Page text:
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Tonight: RPI Students Present Sensory Experience On Lake George

Students view footage from The Wave installation at EMPAC on the RPI campus
Lucas Willard
Students view footage from The Wave installation at EMPAC on the RPI campus

Rensselaer Polytechnic Institute researchers at Lake George have been collecting data on the Adirondack lake as part of the Jefferson Project, a collaboration between RPI, IBM, and the FUND for Lake George.

As part of a special exhibit tonight at RPI’s Experimental Media and Performing Arts Center, students have taken data and transformed it into a sensory experience that includes visual and audio field recordings, as well as data visualization and sonification to explore the data in a unique way.

Students made final preparations on the installation Tuesday evening.

Called The Wave: An Immersive Sensory Exchange, the installation being presented tonight at EMPAC on the RPI campus is described as a “hybrid experience” to tell a new kind of story for Lake George.

Inside a black box theater, visitors will notice three large screens on one wall displaying projections of reflecting water, high elevation drone video footage of Lake George, and peculiar geometric patterns.

Madeline MacDonald, a third-year architecture student at RPI, was one of the students who traveled to Lake George and helped develop the visual component of the installation.

“So it’s kind of a combination of both direct capture of our experience at Lake George and also the data that we’ve extracted from the sheets that the Jefferson Project has been giving us. So we’re kind of giving an experience that brings you elevation in the air all the way down to the land into the water. Intermixed with that is the actual pulling of data into a visualization so that begins to layer with the images and the videos that we’ve collected while we were up there,” said MacDonald.

You’ll also notice three models that together represent the 32-mile lake and surrounding topography.

Fifth-year School of Architecture students Jennifer Gentile and Kristen Anderson helped develop the models.

Gentile, who speaks first, called the model an actor in itself — part of the performance.

“The model that you see now will be filled with water. And when these lights are shone down on them, the water kind of creates movement creates reflections on the ceiling and everything. So it’s its own kind of physical object working along with the digital aspect of the video as well as the digital aspect of the audio,” said Jessica Gentile.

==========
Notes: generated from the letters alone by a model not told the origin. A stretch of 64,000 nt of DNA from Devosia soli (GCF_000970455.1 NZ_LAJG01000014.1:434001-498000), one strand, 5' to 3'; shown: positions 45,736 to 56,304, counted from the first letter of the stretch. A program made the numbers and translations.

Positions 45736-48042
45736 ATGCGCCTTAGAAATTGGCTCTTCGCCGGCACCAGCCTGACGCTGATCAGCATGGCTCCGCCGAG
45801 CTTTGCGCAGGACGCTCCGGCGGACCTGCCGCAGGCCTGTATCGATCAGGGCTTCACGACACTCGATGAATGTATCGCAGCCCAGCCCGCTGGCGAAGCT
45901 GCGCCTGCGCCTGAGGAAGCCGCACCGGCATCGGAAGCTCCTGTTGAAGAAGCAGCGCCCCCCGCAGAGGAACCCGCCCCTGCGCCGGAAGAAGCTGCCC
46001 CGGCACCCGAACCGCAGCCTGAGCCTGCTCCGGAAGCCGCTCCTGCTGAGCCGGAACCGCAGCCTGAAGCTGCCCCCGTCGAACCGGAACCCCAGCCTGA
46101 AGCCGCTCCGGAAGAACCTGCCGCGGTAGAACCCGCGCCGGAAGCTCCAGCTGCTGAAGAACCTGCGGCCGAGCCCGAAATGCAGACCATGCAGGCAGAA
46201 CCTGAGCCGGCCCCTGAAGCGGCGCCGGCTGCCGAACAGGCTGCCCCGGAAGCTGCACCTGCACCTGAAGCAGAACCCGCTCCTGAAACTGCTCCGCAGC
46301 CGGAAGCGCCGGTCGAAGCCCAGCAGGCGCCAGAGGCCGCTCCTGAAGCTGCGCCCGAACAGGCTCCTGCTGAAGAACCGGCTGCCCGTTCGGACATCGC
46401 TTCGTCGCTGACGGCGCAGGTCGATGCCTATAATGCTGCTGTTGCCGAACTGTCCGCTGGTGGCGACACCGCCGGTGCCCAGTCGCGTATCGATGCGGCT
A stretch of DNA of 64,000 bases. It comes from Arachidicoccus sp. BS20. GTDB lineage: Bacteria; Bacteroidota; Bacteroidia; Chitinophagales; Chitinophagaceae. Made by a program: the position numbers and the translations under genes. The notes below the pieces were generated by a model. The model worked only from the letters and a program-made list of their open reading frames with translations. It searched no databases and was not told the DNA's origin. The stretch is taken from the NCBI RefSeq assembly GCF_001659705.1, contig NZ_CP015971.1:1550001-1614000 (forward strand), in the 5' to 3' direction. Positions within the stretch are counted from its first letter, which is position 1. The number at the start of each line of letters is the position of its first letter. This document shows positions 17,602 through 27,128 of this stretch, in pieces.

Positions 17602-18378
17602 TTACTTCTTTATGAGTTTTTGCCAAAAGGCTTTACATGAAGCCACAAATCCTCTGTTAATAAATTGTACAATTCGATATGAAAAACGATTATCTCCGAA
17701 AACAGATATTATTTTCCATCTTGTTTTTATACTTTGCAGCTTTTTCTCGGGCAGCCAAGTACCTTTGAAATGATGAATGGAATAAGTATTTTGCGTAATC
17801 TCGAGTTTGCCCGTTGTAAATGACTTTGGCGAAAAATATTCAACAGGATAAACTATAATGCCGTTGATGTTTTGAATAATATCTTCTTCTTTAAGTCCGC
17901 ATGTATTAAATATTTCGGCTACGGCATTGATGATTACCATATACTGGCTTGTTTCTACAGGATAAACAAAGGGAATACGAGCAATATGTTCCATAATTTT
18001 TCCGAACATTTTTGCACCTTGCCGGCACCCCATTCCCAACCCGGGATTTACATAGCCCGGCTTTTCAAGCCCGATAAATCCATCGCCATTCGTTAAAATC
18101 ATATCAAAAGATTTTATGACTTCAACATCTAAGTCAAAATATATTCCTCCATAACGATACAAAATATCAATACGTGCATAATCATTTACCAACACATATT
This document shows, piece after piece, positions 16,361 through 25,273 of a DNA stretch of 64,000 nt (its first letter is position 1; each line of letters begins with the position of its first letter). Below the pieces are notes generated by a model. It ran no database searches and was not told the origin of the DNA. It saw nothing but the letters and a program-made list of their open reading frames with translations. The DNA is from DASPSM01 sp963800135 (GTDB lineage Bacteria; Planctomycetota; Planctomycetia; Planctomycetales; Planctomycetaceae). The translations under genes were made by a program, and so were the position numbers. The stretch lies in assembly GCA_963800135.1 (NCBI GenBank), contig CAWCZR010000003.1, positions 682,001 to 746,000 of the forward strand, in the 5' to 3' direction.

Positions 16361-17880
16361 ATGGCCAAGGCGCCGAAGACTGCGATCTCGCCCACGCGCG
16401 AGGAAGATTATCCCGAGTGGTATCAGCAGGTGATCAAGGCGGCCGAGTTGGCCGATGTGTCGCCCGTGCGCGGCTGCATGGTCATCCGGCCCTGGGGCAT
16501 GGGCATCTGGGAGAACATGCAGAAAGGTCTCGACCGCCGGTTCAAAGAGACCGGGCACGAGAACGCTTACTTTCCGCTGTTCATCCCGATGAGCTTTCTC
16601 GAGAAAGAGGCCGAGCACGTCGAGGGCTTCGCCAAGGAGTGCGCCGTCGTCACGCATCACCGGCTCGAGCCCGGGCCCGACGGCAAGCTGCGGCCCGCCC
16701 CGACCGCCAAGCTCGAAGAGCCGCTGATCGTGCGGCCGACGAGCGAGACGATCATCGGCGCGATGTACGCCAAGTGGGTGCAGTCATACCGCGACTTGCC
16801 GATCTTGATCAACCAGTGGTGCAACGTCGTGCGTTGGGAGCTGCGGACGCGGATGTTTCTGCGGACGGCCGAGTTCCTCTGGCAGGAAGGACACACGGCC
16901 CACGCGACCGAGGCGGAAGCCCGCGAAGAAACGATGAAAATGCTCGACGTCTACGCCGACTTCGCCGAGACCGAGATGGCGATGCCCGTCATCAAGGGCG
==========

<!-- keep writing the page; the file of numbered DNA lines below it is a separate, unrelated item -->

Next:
“And in addition to that we thought it was important to have a physical model because it relates to another sense which would be touch. And our installation is a sensory exchange for both sound, visual, and physical data,” added Anderson.

What you’ll hear is a combination of field recordings, interviews, and data that has been turned into sound.

Assistant Professor Rob Hamilton says patterns observed in a variety of data are assigned tones through a computer.

“The simplest example would be a sine wave. As the temperature of the lake increases, we would increase the frequency of the sine oscillator. We would all hear that very clearly as the pitch of the note rising. As we get deeper and deeper into this, we can tie in multiple parameters at the same time. We can take the temperature of the lake, have that drive the frequency of the note. We can have the wind speed drive the volume of that note, the amplitude. We can have the pattern of how often notes play or how many notes play, based on a different variable. And on and on and on,” said Hamilton.

Different tones can illustrate different events affecting the lake. Mallory Morgan, a second-year Ph.D. student in RPI’s architectural acoustics program, described how a “salt storm” might be heard through data sonification.

“So you might have a very low chloride level in the water. Maybe you’ll hear that as a low rumbling sound. And the pitch will increase to a much higher level to indicate that the salt is rising. And so that might correlate to when its winter time and we’re salting the roads and then a storm comes and it all washes into the lake,” said Morgan.

Invited artist Andrea Polli, who assisted students on the installation, uses art and science to explore environmental issues. Polli said it was “amazing” that the students have created something with both coherence and power.

“It’s been a real struggle. It’s been really a challenge because Lake George is so massive and there’s so much material there with the Jefferson Project. So I think it’s incredible that they were able to hone things down to this one hour,” said Polli.

The Wave: An Immersive Sensory Exchange will be presented tonight at 7 p.m. in the Goodman Studio at EMPAC. The event is free and open to the public.

Lucas Willard is a reporter and host at WAMC Northeast Public Radio, which he joined in 2011.
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